Human Capital Outlook

Active involvement of the Board in a Leadership transition process

Not surprisingly, a period of executive leadership transition—the departure of a current and the appointment of a new leader is fraught with risk. There exists a strong linkage between the way this transition process is handled & the resultant organizational outcomes, whether good or bad.

A majority of large publicly traded Indian companies’ Boards have been found to have inadequately addressed & ill defined succession practices which lead to rudimentary leadership transition plans. How would they deal with any of the hypothetical scenarios- when the CEO quits without warning, does something unacceptable that calls for his immediate ouster, or worst case, the CEO dies. Investors amongst other stakeholders loathe uncertainty, and there`s nothing more uncertain than an open CEO slot. Most Indian companies’ boards are not prepared to handle a situation like this & worst still, this does not seem to be on their top agendas either.

There exists a strong case for boards of Indian companies to actively take part in the process & not just the outcome- the appointment of the incumbent. It needs to shoulder the responsibility and the challenges of having an effective succession plan in place. By delegating the process to a search committee or leaving it for the leader to take the call, & if poorly managed, these transitions too often occasion a crisis, leading to decreased organizational efficacy and even failure. Globally, several examples of well-established organizations faltering during and after a leadership change exist with a resultant disillusioned board, dysfunctional management team, bewildered stakeholders & now, more than ever before, a strikingly negative media glare.

Leadership transition is an integral process involving all stakeholders in an organization. It begins long before (and continues long after) the outgoing leader departs, and presents a remarkable opportunity to move forward with a new understanding of the complexities, challenges, and changes the organization must address. The ideal situation is to have the leader depart & the successor announced simultaneously or even before the transition occurs. But this has hardly been the case at most Indian companies.

In mature global companies, examples ranging from GE, Citigroup to IBM, effective leaders have planned an exit that was as positive and graceful as their entrance. They worked towards fulfilling the mission & goals of the organisation with a sense of where they want the organization to be and to a certain degree, their personal goals as to where they want to be personally when they leave. When those goals are realized, the transition to new leadership, to find a successor becomes a primary focus. It becomes, literally, the ultimate responsibility. However, with the explosive growth being witnessed by Indian companies, leadership transition & succession planning hardly come as a priority. There are several examples of large Indian companies with the leader nearing retirement, taking repeated extensions & the board still hesitant to draw out a succession plan, overwhelmed with the presence & personality of the incumbent.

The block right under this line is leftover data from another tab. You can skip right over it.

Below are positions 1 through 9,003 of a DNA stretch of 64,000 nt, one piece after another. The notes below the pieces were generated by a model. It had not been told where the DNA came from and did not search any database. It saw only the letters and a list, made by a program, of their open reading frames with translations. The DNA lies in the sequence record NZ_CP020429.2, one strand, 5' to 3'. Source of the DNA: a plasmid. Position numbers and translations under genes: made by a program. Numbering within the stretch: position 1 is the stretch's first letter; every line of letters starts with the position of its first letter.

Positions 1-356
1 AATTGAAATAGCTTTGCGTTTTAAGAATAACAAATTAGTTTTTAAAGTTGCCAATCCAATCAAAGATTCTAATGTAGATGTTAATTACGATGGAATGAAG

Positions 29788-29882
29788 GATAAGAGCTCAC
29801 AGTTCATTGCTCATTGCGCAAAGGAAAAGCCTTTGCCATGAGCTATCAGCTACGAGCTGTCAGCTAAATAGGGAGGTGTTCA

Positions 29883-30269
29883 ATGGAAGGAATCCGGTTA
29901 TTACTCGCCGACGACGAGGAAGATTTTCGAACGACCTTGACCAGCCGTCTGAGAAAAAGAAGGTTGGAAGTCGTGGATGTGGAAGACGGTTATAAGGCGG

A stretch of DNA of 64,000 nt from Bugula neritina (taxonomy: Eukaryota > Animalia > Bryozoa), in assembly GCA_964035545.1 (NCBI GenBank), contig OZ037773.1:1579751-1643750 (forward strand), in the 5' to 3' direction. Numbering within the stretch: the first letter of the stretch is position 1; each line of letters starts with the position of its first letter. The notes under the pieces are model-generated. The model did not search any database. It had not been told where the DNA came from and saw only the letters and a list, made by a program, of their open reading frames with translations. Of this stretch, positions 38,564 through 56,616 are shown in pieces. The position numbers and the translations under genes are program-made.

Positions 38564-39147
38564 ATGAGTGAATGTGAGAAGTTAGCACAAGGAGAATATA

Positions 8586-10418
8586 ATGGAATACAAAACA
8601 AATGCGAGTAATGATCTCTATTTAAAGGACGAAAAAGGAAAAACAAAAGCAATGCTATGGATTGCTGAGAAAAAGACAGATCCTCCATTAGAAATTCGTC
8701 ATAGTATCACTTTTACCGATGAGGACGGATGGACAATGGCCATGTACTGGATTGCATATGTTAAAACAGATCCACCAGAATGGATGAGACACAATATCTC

In a dynamic business environment, like any other contingency, leadership transition strategies also need to be proactively devised. This calls for an effective board partnership in not just selecting the successor, but managing the process. For the departing leader, it is not as simple as just ‘passing the baton’, he should plan, communicate & participate in the process, involving all stakeholders. However, the leader should not select his successor.

It is here that the Board is best suited & needs to emphasize the vision of the organisation for the future & reassess the major issues it will face in the next 5 to 10 years. This will help shape the qualities required of the new leader to march towards that vision. If the present leader proved right for yesterday and today, the new leader must be equally right for tomorrow. ‘Continued excellence in the future’ and not ‘perpetuation of the past’ should be the mantra.

However, most often, the Board tends to quickly find an internal replacement for the leader and that too without any external, unbiased evaluation of the competencies & capabilities of the incumbent. In most of the cases, the board does’nt even have a long exposure to those next in line. It is also ill-advised not to look outside--even if only to "calibrate, measure & benchmark" the internal candidates.

The succession challenge amongst Indian companies is compounded by the fact that a substantial number of publicly traded companies are family controlled, which makes it even more difficult to address the issue on a purely objective basis. Boards of such companies are still maturing & have only recently begun addressing the issue.
Indian companies are still a far cry from companies like GE where its Board started looking for a replacement for Jack Welch way back in 1997, much before his retirement due in 2001.

Increasingly, the board of directors at India Inc. should be at the helm as the guiding force for ensuring a steady flow of effective leadership. In conjugation with the HR of the organisation, a self-renewing succession culture that will develop leaders at all levels of management should be encouraged. Claude 49 has resulted in an increasing representation of independent, outside directors on the Board, increasing corporate governance amongst other functional & reporting standards.  A proactive focus by the directors on the issue of leadership transition would have the organisation prepared for foreseen or unforeseen leadership vacuums.